Saturday, April 23, 2011

Groovy Smoothie

In means to create a more upbeat and fun user friendly blog, I will be adding a tasty twist to each of my blog entries from now on.  After each blog I will add a recipe for a smoothie!  Ever since I fell in love with my Vita-Mix blender at that Sam's Club demonstration years ago, I have made hundreds of smoothies, experimenting along the way.  If only smoothie books could make me millions! Ha!
Anyway, each smoothie recipe will make for 2 people, or 1 if you're up for a movie marathon (I would never be opposed!).  Feel free to experiment and and your own personal touch, too.  I always love to add an extra scoop of strawberries or if I'm feeling dangerous, a few scoops of ice cream.  If you end up liking them or changing them up a bit, leave a comment!

So here goes...we'll start out pretty simple this first time:

Strawberry Banana
1 banana
1 cup strawberries (frozen or fresh is up to you; I used fresh, but maybe if using frozen add less ice.)
1/2 cup (vanilla) yogurt
1/2 cup milk (mix of apple or orange juice with milk adds extra kick)
2 tsp honey
pinch of cinnamon
1 cup ice


Welcome to the Rileys

There isn't a more expressive way to start a movie than by introducing a faceless character in complete darkness.  Not only does this accurately show the dark tone that underlies the film, but this also gives the audience a chance to identify with and characterize the actor's mental state.  As I first stated, this is a pretty bold way to start off a movie, and in doing so Doug (James Gandolfini) is shown as a melancholic middle-class husband always needing to get away from the haunting present that so deeply has affected his family.  Running away to his Thursday poker nights and affair with a waitress, Vivian, at a diner only makes things worse for the two Rileys.

As we are constantly reminded, Doug "the waffle man" and Lois "like the Superman" Riley will have been married 30 years this June.  But remember, it's quality not quantity.  There is always distance between the couple, caused by the death of their daughter 8 years ago.  I was definitely intrigued by the introduction of this loss because it was subtle and not approached like Rabbit Hole, for example, where the audience watches the couple deal with the grief and loss of their loved one.  No flashback to the incident.  No pictures or shots of their daughter.  Instead, the audience only partially sees the inside of the daughter's room and when Doug visits Vivian's grave due to a heart attack, we also visit Emily's grave and officially discover that she died when she was 15 years old.  Ironically, he sees a gravestone for himself and his wife there, too!  This only thrusts him into a impassionate fight with his wife, blaming her for the things that have come to fruition between them (the death of their daughter included...).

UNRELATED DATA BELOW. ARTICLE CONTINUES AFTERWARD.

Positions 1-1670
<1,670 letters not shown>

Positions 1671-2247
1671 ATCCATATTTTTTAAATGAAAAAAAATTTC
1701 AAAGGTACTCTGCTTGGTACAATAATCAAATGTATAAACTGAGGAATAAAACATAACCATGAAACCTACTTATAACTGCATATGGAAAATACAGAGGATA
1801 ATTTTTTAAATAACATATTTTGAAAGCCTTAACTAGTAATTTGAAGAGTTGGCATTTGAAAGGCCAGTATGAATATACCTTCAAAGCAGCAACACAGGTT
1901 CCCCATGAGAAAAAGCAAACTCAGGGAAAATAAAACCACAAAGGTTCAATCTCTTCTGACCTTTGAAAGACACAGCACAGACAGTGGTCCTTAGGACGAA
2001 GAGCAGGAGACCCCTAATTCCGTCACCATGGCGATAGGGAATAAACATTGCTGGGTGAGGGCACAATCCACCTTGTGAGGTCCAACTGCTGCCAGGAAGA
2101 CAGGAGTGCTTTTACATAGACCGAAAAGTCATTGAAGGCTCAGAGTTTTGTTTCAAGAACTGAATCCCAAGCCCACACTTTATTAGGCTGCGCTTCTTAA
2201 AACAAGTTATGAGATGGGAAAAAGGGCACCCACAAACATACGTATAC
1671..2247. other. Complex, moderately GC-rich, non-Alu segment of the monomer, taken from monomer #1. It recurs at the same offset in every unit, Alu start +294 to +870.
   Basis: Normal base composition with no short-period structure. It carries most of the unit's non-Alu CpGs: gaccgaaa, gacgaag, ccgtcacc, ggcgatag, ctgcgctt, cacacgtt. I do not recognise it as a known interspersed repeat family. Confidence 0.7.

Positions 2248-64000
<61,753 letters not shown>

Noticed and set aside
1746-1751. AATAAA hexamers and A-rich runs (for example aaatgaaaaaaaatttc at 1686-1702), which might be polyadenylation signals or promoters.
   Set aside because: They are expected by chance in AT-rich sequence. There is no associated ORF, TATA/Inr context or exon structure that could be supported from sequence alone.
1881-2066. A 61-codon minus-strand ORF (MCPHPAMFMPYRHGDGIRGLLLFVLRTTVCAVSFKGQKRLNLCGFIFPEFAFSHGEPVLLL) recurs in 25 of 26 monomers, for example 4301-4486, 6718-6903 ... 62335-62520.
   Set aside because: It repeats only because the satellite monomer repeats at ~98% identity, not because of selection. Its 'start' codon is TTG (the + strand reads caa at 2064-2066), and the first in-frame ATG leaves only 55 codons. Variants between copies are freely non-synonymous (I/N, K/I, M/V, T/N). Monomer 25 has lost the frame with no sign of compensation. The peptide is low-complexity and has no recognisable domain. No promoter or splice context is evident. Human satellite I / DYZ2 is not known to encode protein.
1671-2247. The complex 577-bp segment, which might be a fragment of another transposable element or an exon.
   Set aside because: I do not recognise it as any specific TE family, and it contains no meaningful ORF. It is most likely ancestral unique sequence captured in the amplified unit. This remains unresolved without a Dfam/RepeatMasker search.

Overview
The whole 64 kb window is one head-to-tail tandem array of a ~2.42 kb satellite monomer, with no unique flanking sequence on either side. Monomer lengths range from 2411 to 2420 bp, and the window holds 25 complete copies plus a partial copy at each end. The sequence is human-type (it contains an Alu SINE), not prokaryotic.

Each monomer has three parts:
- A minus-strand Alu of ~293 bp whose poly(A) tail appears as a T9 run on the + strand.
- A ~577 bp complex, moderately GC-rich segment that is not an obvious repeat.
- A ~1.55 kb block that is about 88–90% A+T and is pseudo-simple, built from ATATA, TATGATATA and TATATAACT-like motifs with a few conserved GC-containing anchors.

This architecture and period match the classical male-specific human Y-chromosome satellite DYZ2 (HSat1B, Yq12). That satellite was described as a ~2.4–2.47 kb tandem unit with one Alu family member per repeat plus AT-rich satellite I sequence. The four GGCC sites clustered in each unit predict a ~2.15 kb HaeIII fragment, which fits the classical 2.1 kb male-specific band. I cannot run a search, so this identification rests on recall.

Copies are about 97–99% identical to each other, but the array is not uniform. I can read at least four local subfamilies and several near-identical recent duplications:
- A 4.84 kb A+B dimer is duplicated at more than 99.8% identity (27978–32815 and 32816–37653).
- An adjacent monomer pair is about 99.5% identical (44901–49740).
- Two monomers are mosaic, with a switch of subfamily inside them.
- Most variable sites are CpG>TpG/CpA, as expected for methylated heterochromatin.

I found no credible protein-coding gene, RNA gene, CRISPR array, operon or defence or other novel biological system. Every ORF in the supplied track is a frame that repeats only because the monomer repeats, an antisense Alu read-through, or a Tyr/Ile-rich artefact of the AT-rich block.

Another part I found really interesting and well done in the movie is Lois's (Melissa Leo) transformation from a distraught, unaffected "widow mother" to a much more content and lively wife.  Lois literally hasn't left her house for 8 years.  I haven't had to cope with such a close loss before, but it must be extremely heartbreaking because I cannot even begin to understand leaving one's house for 8 years.  When Doug leaves for a convention in New Orleans, there is a shot of Lois through the kitchen window as she regretfully and sadly watches him leave.  She regrets not being able to leave her own home.  She regrets what her life has become.  She wants to be closer to her husband, but they have never put forth an effort to work on their weaknesses.  And as she looks out that window, I realize the window is there for a purpose.  It acts not only as a physical, but also an emotional and mental barrier for Lois from the outside world.  A mother's world is dependent on feelings, and by isolating herself, she has metaphorically burned her fingertips: no more feeling or identity.
After she finally approaches her issues head-on, she ends up at a hotel on her way to visit Doug in New Orleans. She carefully steps outside of her hotel room and comes across grass.  A feeling so insignificant to an ordinary human, yet so raw and fresh to someone who is accustomed to the artificial threads of the living room carpet.  This is such a seemingly unimportant scene at first; but when examined, it becomes a breakthrough scene for Lois and anyone going through such a powerful transformation.  The veil has been lifted and this is a definite sign she is on a fulfilling road to recovery.  One of the final shots of the film is taken from the inside of the Riley's home looking out on Doug and Lois. So subtle, yet so complementing of the full circle the film and characters have made.  Lois has accepted the past and is ready to move on with a happier life with Doug.  Doug has filled the void that has for so long etched at his heart and desire for another female in his life.

Mallory, played by a prostitute Kristen Stewart, becomes the replacement daughter for the Rileys in the eyes of Doug.  Through coaxing and an extreme makeover, Doug and Mallory become friends and embark on an interesting journey through the slums of New Orleans.  Lois, Doug and Mallory go through a very dysfunctional, yet appropriate mission of renewal, acceptance and inspiring change in this form-fitting drama of melancholic times.  A worthwhile success from this year's Sundance Film Festival!